Wojo: Top-seeded Michigan will be haunted by frantic final seconds

This was a brutal way for a terrific season to end, with wide-open…

Wojo: Top-seeded Michigan will be haunted by frantic final seconds 1
Wojo: Top-seeded Michigan will be haunted by frantic final seconds 2

They had a shot, then another shot, then another shot. The Wolverines had so many shots, they’ll see them in their sleep for a long, long time.

This was a brutal way for a terrific season to end, with wide-open shots clanking madly or missing completely. Michigan got as close as a team possibly can to the Final Four and was felled by an opponent just as determined defensively. UCLA fully earned a sweaty 51-49 victory Tuesday night in the Elite Eight, but the Wolverines will be haunted by the frantic final seconds.

Poised and clutch all season, they missed their last eight shots, including four in the final 12 seconds. Franz Wagner misfired on a pair of 3-pointers, including a heave at the buzzer that was just off target, and it summed up Michigan’s night. Wagner was 1-for-10 as the Wolverines shot 39% and wasted a fantastic opportunity.

Afterward, Juwan Howard tried to process what went awry, as his top-seeded team fell to the underdog Bruins. Of course UCLA wasn’t your standard 11 seed, with a star in Johnny Juzang (28 points) and a scrappy, grinding mentality that matched up well with Michigan. But that certainly doesn’t make it any easier for Howard and his players, who fell far short of their best effort.

“It’s gonna be tough to sleep tonight,” Howard said. “But I’ll get through it.”

The Wolverines made an emphatic mark in Howard’s second season, and they’re set up well for the future. But it seemed their immediate future would be a Final Four matchup with unbeaten Gonzaga (30-0), which would’ve been daunting. We wondered when the loss of Isaiah Livers would truly hit them, and while they didn’t belabor it, this was where it was expected to hurt. Ultimately, they came up short in the firepower department.

No-excuses mantra

True to his no-excuses mantra, Howard offered none. He said the Wolverines got the shots they wanted at the end and they were mostly open. Trailing 50-49, Wagner airballed a 3-pointer with 12 seconds left, and Eli Brooks grabbed the rebound and flipped it up short of the basket.

After Juzang made one of two free throws, Mike Smith raced up the court and had a decent look at a potential 3-point winner. The rebound went out of bounds and Michigan had one more chance with .5 seconds left, but Wagner’s deep jumper hit the rim, and he put his head in his hands and slumped over.

The Wolverines looked disoriented all night, struggling to run their offense. But they got their share of easy shots, and 7-footer Hunter Dickinson missed several around the basket. The larger issue was the guard play, and Smith (1-for-7) was replaced at the point for a while by Brooks.

“They played extremely hard, they earned that win,” Brooks said. “We’re not gonna take anything away from them. They made everything challenging.”

More: ‘We came up short’: Cold-shooting Michigan falls to UCLA in Elite Eight

Howard searched for answers but they’re harder to find when the other team, coached by defense-minded Mick Cronin, does what you do very well. It also didn’t help that Michigan made only six of 11 free throws and turned the ball over nine times in the first half. Still, the Wolverines tied it 46-46 on a Chaundee Brown 3-pointer with 5:23 left, then didn’t make another basket.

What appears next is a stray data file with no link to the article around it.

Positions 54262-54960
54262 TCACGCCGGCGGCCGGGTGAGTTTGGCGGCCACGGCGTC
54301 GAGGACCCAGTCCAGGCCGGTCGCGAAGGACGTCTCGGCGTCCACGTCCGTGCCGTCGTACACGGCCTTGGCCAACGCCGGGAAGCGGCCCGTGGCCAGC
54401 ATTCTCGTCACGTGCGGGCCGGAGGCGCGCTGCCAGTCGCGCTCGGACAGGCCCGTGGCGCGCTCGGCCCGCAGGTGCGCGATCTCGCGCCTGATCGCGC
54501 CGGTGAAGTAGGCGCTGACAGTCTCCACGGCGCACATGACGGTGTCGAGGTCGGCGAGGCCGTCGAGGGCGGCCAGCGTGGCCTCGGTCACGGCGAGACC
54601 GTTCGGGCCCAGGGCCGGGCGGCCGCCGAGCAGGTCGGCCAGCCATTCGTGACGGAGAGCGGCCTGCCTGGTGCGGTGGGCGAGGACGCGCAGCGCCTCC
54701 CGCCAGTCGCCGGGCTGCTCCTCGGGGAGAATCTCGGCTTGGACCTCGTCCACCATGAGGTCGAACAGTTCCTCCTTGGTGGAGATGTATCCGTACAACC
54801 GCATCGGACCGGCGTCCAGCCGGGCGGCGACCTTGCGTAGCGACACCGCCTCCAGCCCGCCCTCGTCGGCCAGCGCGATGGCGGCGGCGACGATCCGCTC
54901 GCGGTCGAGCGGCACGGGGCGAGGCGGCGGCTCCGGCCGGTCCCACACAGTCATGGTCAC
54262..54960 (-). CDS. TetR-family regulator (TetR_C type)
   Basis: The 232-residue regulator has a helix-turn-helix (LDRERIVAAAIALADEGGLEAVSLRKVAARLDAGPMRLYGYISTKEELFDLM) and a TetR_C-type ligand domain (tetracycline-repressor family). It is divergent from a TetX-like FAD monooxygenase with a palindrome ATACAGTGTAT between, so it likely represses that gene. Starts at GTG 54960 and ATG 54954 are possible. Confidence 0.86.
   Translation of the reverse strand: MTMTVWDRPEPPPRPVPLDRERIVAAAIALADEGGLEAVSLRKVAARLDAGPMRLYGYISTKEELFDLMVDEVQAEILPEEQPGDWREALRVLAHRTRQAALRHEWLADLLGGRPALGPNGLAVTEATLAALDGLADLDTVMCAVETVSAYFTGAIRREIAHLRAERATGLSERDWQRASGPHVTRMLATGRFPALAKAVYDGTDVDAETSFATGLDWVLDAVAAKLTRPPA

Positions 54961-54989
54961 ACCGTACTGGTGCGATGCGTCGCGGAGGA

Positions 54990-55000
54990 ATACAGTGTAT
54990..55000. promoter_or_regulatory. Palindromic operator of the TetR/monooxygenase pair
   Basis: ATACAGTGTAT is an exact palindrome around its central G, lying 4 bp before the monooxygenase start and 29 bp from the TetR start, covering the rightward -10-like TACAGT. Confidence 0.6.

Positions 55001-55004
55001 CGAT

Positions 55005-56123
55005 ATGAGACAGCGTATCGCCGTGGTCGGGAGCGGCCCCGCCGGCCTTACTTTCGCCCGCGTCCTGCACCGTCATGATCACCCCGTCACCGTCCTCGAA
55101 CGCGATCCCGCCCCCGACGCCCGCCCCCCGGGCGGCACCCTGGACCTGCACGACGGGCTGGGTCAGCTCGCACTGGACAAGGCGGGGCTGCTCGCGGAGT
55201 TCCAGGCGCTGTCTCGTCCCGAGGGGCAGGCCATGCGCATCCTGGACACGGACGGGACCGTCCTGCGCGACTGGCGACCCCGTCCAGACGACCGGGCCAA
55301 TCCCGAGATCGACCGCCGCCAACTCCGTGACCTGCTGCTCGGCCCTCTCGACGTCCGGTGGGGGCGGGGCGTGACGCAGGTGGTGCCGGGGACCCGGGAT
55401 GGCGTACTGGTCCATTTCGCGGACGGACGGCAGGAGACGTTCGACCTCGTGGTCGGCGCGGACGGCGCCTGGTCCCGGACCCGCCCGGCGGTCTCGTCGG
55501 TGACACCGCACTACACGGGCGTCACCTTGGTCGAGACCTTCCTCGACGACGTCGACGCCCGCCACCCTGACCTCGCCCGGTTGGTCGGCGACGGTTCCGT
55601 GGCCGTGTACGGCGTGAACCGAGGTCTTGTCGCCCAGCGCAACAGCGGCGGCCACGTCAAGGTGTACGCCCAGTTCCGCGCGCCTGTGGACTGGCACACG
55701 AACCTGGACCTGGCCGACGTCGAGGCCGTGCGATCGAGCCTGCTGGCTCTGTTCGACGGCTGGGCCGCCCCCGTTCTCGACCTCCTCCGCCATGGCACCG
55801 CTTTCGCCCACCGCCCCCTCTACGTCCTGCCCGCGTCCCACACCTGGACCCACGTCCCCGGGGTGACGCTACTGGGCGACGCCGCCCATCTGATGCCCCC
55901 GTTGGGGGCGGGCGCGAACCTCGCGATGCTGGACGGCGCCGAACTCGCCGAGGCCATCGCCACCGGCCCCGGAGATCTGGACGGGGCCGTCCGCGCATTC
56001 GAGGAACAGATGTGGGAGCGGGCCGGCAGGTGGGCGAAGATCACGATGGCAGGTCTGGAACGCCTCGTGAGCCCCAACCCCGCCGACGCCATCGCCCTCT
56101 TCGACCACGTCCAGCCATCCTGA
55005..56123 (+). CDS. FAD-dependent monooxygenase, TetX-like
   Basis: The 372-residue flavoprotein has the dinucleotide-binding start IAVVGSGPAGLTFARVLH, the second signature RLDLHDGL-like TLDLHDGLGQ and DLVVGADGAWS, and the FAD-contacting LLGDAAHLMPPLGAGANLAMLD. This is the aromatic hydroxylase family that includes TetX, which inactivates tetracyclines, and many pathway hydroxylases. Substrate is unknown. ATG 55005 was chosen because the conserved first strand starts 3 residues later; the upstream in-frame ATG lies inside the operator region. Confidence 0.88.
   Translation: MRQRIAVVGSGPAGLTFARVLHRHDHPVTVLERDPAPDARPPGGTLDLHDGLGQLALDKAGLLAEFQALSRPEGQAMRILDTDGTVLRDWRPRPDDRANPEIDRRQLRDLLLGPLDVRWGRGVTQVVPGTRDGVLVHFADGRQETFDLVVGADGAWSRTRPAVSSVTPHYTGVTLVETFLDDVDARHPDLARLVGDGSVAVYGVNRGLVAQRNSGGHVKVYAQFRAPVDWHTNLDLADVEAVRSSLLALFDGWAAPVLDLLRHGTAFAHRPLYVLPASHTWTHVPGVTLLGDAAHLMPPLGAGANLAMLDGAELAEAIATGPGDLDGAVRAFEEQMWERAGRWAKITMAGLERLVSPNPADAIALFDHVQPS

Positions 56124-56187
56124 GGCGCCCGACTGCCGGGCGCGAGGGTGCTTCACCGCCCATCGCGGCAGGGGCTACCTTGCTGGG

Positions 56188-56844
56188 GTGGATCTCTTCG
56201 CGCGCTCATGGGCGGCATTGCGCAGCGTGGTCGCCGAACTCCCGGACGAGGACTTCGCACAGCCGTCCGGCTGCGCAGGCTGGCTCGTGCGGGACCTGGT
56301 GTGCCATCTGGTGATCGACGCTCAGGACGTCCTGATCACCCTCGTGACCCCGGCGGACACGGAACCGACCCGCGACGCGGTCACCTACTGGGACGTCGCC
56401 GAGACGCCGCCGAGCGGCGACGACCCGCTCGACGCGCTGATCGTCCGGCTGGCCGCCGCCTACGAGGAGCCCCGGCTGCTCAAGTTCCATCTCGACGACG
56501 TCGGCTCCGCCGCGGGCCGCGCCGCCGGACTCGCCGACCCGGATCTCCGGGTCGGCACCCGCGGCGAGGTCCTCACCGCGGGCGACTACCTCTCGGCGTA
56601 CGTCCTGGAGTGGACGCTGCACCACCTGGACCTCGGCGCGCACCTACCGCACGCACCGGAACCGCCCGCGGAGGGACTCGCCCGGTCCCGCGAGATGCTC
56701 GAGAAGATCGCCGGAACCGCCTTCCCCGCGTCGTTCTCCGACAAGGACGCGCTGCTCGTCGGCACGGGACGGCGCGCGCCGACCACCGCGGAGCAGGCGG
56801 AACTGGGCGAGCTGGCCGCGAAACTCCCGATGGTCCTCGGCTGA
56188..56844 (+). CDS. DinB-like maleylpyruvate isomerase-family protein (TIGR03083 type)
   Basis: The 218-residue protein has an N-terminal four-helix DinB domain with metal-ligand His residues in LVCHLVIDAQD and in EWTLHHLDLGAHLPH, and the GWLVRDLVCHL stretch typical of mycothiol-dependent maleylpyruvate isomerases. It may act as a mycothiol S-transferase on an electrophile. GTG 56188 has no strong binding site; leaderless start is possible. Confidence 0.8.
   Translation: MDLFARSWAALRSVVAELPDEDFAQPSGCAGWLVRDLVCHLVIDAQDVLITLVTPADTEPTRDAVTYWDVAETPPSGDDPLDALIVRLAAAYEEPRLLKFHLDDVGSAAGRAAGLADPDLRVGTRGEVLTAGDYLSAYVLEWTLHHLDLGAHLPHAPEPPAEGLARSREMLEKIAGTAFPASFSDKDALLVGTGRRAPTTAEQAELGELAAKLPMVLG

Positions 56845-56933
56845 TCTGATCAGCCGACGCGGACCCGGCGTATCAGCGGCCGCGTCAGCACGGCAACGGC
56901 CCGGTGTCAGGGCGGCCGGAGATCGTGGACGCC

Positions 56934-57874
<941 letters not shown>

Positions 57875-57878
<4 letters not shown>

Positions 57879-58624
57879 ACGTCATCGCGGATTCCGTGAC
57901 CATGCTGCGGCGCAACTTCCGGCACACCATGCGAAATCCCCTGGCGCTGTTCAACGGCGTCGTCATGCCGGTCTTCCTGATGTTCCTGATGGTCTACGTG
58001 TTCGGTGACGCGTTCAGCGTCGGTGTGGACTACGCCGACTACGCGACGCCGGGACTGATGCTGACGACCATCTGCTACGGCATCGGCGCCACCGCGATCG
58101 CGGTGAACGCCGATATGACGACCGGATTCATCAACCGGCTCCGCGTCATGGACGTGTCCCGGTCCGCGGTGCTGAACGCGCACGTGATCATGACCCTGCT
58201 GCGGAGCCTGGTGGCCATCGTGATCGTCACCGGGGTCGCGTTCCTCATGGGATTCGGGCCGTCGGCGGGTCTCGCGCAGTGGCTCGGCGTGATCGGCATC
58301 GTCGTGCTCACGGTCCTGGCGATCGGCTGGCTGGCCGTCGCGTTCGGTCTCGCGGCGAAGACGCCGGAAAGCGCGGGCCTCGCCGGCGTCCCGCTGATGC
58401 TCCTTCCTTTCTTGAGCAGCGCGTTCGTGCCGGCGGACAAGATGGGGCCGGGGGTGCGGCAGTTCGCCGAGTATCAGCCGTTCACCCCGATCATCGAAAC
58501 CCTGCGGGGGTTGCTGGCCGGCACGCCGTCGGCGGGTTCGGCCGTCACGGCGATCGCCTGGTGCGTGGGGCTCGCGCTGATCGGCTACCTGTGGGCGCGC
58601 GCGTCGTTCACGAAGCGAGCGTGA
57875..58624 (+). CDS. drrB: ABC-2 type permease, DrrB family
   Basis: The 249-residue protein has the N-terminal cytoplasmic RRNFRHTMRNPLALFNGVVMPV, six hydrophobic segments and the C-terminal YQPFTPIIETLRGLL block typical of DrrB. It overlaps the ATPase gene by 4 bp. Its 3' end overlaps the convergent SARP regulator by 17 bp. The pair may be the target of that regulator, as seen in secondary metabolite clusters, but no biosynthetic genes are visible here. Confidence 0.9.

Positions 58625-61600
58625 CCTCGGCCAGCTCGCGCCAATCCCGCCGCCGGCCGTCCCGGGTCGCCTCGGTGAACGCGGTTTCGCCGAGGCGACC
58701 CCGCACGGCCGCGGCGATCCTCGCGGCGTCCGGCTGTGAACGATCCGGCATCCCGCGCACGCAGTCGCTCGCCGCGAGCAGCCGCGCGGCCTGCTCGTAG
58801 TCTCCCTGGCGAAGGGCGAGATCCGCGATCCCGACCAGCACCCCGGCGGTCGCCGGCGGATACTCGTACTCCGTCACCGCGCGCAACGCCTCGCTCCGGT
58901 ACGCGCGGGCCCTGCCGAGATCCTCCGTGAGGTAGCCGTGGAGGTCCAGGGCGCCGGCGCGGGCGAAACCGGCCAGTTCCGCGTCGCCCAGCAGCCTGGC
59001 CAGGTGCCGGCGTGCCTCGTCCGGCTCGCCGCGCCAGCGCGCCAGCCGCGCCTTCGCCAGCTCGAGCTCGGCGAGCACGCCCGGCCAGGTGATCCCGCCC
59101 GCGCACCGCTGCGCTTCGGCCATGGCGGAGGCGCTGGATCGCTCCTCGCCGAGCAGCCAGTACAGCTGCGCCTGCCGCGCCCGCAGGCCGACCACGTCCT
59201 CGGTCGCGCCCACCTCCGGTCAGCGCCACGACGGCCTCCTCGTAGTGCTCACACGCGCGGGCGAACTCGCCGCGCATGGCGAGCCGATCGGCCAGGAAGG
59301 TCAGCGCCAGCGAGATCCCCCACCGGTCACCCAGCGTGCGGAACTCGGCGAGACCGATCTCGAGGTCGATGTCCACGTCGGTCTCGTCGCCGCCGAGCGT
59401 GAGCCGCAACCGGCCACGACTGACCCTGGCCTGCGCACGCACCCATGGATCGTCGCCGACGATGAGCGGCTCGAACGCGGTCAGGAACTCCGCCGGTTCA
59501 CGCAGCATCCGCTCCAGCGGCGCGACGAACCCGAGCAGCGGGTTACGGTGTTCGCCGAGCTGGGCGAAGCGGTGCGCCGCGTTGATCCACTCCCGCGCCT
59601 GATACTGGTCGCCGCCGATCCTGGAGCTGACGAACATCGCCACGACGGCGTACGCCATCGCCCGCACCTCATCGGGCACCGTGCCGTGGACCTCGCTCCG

Michigan got stuck playing at UCLA’s slower pace, and as the minutes ticked down, the tension ramped up. Wagner missed all four of his 3-pointers and finished with four points, and you wonder what this does for his NBA ambitions, at least in the near future.

He was not alone, as every shot down the stretch for both teams seemed to be labored and tentative.

‘You lose together’

“It’s hard to start thinking about would’ve, could’ve, should’ve, but it’s not about that,” Howard said. “It’s about how can we improve. Franz is one of the big reasons why we’re here in this position. I always have trust in all my players, it’s never one guy didn’t shoot the ball well. As a team, you win together and you lose together.”

In the NCAA Tournament, it’s wise to be suspicious of apparent breaks. Drawing an 11 seed in the Elite Eight, that’s a good break, right? Oops. UCLA barely made the Tournament and drew Michigan State in a First Four matchup. That’s a bad break, right?

As it turns out, the Bruins’ run was launched by their comeback against the Spartans, rallying from 14 down to win in overtime. So yes, UCLA single-handedly wiped out the state of Michigan.

Going forward, the Wolverines need Dickinson to round out his game to become truly dominant. They also need more consistent 3-point shooting. They also need some perspective, and winning the Big Ten and finishing 23-5 in a COVID-affected season is a tremendous accomplishment, and Howard firmly established his program.

But you get this close, it feels like a blown opportunity, a disappointment but not a disaster.

“I just want to say it was a great run, and a very disappointing way to end,” Howard said. “In the game of basketball, one or two possessions can either help you or hurt you. For us, we came up short. But I’m very proud of this group. We’ll learn from this and grow from it and definitely all get better, starting with me first.”

The upside – and sometimes the downside – is that more will be expected next season. When you rise from the middle of the pack, unranked early, and climb to a No. 1 seed, you’ve whetted a whole lot of appetites. This shot, like so many in the game, fell short. It doesn’t ruin the impact of the run, but reminds you how painful it is when you don’t deliver your best shot.

Bob.wojnowski@detroitnews.com


Twitter: @bobwojnowski

Our special thanks to:detroitnews.com

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